HB 1009 (Lovejoy) and HB 1345 (Anthony) both seek to require the Board of Education, in collaboration with Virginia’s Community College System, to develop and maintain a current and comprehensive list of industry-recognized workforce credentials that students may take as a substitute for certain credit hours required for graduation. This legislation also requires that the list would uniformly apply to all school divisions. Both of these pieces of legislation are currently in the Education Committee and will be heard in the coming weeks.

SB 27 (Stanley) seeks to establish the Public School Trades Incentive Program and Fund to provide grants to any school board that seeks to restore high school programs that teach students skilled trades that lead to earning industry-recognized certifications or credentials. The grants could also be used to create or restore middle school programs that encourage and recruit students to participate in high school programs that teach students skilled trades that lead to earning industry-recognized certifications or credentials.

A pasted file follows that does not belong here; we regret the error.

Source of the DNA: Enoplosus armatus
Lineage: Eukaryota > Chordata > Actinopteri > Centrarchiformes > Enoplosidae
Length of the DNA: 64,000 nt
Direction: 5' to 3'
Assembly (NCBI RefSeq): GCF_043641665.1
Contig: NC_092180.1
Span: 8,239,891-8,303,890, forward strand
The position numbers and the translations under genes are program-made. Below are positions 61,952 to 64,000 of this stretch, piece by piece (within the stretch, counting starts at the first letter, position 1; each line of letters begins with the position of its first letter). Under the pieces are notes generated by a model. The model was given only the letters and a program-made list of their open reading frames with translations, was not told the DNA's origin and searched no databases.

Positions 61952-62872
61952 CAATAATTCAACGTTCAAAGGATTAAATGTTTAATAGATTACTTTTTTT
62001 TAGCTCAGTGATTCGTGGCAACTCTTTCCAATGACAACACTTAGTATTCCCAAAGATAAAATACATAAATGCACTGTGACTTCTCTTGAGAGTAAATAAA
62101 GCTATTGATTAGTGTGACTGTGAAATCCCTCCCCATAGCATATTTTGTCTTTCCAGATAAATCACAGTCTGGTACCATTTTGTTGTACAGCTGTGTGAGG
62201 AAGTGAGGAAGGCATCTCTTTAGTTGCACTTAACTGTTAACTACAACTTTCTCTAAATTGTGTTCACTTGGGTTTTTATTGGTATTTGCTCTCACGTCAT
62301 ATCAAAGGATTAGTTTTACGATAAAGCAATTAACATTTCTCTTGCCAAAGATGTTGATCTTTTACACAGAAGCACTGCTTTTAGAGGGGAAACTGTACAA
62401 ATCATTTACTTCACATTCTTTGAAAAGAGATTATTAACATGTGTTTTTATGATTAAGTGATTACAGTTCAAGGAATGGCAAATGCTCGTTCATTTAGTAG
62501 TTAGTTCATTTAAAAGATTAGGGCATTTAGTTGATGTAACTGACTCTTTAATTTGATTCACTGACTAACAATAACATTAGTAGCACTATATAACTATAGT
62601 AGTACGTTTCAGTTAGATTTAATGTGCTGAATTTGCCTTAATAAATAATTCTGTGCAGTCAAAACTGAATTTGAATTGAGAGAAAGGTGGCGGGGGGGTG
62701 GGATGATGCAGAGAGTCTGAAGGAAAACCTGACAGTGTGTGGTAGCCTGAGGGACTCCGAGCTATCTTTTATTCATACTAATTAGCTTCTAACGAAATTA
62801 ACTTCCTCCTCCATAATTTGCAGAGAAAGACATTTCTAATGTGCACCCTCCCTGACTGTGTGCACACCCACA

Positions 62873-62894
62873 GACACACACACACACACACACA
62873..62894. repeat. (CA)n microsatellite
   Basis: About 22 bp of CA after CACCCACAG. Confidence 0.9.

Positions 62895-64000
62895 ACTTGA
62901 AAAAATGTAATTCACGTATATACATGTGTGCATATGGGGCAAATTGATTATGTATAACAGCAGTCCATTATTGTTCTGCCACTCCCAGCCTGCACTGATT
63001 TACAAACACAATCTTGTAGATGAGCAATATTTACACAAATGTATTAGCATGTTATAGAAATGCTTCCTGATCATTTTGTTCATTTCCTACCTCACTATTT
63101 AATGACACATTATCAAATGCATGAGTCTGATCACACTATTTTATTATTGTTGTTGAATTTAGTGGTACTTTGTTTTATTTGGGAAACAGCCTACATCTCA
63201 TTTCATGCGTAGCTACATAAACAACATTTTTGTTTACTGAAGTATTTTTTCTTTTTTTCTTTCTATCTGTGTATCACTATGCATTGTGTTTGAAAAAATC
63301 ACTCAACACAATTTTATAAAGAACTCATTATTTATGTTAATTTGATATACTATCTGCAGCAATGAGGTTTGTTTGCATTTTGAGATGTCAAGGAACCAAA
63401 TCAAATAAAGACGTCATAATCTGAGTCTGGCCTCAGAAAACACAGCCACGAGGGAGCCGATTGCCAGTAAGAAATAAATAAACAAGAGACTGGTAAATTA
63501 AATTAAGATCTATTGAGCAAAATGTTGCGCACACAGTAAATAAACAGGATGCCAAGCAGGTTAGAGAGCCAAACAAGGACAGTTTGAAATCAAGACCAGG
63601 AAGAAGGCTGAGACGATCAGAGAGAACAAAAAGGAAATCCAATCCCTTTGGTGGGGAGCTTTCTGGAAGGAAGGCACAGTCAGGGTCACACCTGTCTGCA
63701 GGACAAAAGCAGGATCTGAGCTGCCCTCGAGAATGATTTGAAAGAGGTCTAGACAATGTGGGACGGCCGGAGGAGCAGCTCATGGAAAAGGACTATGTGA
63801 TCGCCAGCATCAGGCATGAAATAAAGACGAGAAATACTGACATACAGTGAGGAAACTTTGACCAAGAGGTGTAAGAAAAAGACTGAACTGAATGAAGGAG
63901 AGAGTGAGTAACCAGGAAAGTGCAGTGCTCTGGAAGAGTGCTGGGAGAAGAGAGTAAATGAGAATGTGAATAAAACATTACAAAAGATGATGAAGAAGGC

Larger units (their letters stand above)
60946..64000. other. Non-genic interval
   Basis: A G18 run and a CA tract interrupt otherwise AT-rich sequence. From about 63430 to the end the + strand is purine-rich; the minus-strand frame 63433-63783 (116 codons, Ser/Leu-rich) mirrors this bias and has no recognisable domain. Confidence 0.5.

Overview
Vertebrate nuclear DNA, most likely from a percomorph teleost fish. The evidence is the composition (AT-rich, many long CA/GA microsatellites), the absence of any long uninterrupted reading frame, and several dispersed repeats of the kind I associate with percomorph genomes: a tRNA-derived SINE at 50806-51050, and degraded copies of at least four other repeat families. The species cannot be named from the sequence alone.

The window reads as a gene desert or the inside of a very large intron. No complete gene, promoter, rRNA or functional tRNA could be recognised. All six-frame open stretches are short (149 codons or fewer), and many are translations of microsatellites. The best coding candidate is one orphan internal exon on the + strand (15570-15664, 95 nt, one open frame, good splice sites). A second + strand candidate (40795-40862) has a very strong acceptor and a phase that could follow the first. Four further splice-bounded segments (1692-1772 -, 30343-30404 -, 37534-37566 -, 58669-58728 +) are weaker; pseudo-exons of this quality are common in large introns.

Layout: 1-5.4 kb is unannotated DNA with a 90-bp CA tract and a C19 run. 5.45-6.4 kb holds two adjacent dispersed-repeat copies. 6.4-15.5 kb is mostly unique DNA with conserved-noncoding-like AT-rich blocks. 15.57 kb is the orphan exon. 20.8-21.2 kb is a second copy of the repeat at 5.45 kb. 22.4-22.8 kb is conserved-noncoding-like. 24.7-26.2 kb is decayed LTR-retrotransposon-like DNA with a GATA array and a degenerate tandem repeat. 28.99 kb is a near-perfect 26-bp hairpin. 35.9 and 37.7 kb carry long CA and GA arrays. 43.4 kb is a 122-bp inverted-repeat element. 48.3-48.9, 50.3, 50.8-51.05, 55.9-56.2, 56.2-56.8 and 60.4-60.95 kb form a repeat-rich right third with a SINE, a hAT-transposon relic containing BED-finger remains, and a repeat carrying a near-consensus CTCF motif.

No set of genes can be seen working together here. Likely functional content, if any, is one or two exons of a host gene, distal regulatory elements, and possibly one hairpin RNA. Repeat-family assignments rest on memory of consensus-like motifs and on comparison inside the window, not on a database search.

This bill would require each grantee to longitudinally track students who complete any program that the school board received funds for to determine the effectiveness of the programs in recruiting students to participate and matching students with high-paying jobs in the fields in which they are credentialed or certified.

Last week, SB 27 was passed by the members of the Senate the Education and Health Committee unanimously and was re-referred to the Senate Finance and Appropriations Committee where it will be considered in the coming weeks.

As this legislation continues to move through the process, further updates will be provided.

Bills Advance To Increase Affordable Housing Options

There have been a number of bills introduced this session to increase affordable housing to help better meet the needs of Virginia’s growing workforce and population.

HB 878 (Bulova) seeks to permit any local government to either purchase development rights or accept the donation of development rights to preserve and provide affordable housing. This bill was heard in the Counties, Cities, and Towns Subcommittee and passed by a unanimous vote on Thursday.